Private Armies and Personal Power in the Late Roman Empire
By Ryan Wilkinson
Master’s Thesis, University of Arizona, 2009
Abstract: This thesis’ case studies examine the critical roles played by personal power and private armies in the late Roman empire. Chapter 1 examines alleged military corruption in fourth-century C.E. north Africa, arguing that the imperial government’s power under the Dominate was diffused among competing interest groups within Roman society, whose interests were not always conducive to the security of the empire as a whole. Chapter 2 argues that bandit-ridden Isauria in Asia Minor was apparently successfully integrated into the imperial system, yet relied heavily on local personal power to control its violence-prone population. Chapter 3 argues that Roman pursuit of private or factional power sealed Rome’s loss of the Gallic provinces in the fifth century. Together, these three case studies argue that the later Roman empire was significantly influenced by internal divisions and private power, which were just as important as foreign, ‘barbarian’ influences in determining the empire’s fate.
This thesis is a study of personal power and private armies in the late Roman empire. Cooperative personal power at multiple levels and the personal loyalty of the ‘state’ armies had provided foundational support for government by the emperors under the Principate. At the same time, competition between rival bearers of personal power led to tensions equally inherent in the empire. In the late empire,social-political factors, including changes in the structure and policies of the imperial government, increased the centrifugal effects of factional disunity in the empire. Where this trend could be restrained, personal power and even various private armies offered useful benefits to hard-pressed emperors. Where this trend was not restrained – i.e. in the western empire – the result was the end of Roman imperial rule and the transfer of control to warlords and independent private armies instead.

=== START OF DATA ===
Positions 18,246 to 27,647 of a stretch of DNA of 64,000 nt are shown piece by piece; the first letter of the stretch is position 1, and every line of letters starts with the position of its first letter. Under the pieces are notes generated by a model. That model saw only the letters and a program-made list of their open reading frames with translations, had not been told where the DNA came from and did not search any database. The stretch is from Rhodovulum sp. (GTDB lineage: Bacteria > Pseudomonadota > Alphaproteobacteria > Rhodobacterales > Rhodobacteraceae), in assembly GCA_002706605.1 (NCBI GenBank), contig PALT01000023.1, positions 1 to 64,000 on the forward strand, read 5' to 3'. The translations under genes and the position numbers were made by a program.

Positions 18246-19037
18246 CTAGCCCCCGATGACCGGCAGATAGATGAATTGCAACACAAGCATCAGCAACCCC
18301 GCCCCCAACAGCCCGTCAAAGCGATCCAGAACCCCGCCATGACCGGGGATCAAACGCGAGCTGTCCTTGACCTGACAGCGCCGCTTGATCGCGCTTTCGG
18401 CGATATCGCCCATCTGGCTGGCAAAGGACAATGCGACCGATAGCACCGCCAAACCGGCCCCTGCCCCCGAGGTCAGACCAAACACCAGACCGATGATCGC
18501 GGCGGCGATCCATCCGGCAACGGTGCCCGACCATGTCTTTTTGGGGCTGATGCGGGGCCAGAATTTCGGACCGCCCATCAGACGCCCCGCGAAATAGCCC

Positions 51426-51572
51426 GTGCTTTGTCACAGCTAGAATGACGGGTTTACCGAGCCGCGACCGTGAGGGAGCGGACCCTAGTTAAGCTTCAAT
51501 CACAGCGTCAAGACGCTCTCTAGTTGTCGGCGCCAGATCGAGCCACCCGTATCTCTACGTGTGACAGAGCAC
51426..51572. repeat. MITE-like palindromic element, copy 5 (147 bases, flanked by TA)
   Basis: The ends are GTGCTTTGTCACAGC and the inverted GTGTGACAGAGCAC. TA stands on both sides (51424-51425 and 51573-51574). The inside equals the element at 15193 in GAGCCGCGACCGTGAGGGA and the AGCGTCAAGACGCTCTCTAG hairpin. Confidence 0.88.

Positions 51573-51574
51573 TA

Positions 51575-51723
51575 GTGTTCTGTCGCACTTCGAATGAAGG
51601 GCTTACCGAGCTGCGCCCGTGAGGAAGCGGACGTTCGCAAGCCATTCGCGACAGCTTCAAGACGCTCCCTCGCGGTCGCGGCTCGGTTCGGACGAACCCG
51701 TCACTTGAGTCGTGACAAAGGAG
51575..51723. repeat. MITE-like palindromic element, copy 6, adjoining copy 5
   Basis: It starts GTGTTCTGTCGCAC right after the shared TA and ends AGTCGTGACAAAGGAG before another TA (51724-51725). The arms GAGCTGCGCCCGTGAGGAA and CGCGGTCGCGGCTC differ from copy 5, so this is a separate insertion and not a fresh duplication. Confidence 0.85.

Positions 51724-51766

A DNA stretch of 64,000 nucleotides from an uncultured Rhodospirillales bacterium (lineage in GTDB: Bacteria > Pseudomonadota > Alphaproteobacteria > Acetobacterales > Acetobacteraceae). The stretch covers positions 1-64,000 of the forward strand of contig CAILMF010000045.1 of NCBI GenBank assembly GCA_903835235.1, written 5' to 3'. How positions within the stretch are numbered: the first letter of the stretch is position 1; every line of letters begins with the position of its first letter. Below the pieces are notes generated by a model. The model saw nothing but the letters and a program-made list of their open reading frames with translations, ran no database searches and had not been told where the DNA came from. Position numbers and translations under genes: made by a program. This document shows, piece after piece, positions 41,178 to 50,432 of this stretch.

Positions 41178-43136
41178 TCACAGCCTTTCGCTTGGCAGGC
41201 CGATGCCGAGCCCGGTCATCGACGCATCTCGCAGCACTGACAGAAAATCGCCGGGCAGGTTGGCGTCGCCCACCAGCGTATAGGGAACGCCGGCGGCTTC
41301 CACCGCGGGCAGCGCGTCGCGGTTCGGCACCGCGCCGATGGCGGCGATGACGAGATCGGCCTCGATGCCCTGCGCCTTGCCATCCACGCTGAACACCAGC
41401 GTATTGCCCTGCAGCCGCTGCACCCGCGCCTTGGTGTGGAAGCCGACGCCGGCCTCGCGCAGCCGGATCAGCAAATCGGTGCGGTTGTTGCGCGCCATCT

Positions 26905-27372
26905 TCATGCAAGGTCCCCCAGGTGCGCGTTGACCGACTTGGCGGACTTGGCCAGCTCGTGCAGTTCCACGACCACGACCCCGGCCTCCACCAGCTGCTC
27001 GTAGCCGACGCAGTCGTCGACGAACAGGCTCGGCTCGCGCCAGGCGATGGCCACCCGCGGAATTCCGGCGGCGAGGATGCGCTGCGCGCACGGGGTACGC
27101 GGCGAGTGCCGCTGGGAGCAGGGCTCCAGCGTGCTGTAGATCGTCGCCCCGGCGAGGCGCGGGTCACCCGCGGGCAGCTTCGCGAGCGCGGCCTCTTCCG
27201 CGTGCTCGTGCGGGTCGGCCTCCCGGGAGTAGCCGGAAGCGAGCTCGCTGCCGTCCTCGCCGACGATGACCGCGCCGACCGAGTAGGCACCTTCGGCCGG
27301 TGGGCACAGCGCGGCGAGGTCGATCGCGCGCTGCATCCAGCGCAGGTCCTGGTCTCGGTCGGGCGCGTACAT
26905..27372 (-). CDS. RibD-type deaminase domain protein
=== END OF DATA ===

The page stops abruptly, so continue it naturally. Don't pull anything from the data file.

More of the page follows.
By ‘personal power,’ I mean the ability to control and influence situations and other human beings using resources or authority outside the formal apparatus of the Roman state. Here, I am particularly (though not exclusively) concerned with the manifestation of such power in the raising and/or directing of private armies. By ‘private army’ I mean a significant group organized for the purpose of projecting actual or potential lethal force, either answerable to persons outside the apparatus of the Roman state or whose loyalties have been focused using methods outside the official mechanisms of the state. My use of ‘significant’ in this definition, meant to distinguish an ‘army’ from (for example) a group of angry, drunken brawlers heading home from the tavern, is of course subjective. I have no fixed size limit in mind for defining an army. The definition is meant to be flexible, but the key factor is the ability to influence areas of life which were traditionally under the purview of the state: regional or community defense, the administration of justice and of governmental policies, the enforcing of loyalty to state leaders, etc.